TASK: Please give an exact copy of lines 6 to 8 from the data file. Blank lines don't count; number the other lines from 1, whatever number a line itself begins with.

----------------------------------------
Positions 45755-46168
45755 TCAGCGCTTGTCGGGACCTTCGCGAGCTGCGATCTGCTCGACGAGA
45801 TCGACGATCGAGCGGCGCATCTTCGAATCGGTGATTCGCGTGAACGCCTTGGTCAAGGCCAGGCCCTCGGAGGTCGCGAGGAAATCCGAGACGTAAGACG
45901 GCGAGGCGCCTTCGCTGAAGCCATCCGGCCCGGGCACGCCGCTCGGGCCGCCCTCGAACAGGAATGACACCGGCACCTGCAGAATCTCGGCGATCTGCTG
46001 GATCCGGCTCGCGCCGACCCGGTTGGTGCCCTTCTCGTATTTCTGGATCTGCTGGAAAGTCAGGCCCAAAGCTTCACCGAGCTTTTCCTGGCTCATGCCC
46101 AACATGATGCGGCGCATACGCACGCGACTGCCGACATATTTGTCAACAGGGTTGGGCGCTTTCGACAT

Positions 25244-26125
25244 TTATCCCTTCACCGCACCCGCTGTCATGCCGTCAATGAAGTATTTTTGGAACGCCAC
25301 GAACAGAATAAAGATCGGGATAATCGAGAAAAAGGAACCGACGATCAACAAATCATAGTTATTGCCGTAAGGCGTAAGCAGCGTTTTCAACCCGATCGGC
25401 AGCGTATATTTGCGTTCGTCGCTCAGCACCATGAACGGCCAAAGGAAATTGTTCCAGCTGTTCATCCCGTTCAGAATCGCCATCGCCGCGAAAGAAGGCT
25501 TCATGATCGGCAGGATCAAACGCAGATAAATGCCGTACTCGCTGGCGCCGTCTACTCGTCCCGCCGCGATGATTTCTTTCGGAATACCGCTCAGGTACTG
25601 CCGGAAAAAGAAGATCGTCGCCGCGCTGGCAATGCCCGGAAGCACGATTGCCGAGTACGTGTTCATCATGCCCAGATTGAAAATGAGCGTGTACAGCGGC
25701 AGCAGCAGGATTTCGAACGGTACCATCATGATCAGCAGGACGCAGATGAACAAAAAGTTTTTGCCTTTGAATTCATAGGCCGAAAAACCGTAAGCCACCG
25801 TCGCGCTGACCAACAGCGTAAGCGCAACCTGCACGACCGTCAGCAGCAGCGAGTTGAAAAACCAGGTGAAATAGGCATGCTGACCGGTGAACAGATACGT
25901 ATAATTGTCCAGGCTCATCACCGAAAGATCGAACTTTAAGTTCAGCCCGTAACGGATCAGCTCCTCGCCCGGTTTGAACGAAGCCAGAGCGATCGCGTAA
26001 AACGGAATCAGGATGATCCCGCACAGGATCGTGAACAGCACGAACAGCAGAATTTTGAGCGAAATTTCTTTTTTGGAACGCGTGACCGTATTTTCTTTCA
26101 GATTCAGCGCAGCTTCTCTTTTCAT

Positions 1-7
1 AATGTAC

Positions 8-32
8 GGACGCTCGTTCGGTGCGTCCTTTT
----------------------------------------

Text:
46101 AACATGATGCGGCGCATACGCACGCGACTGCCGACATATTTGTCAACAGGGTTGGGCGCTTTCGACAT

Positions 25244-26125
25244 TTATCCCTTCACCGCACCCGCTGTCATGCCGTCAATGAAGTATTTTTGGAACGCCAC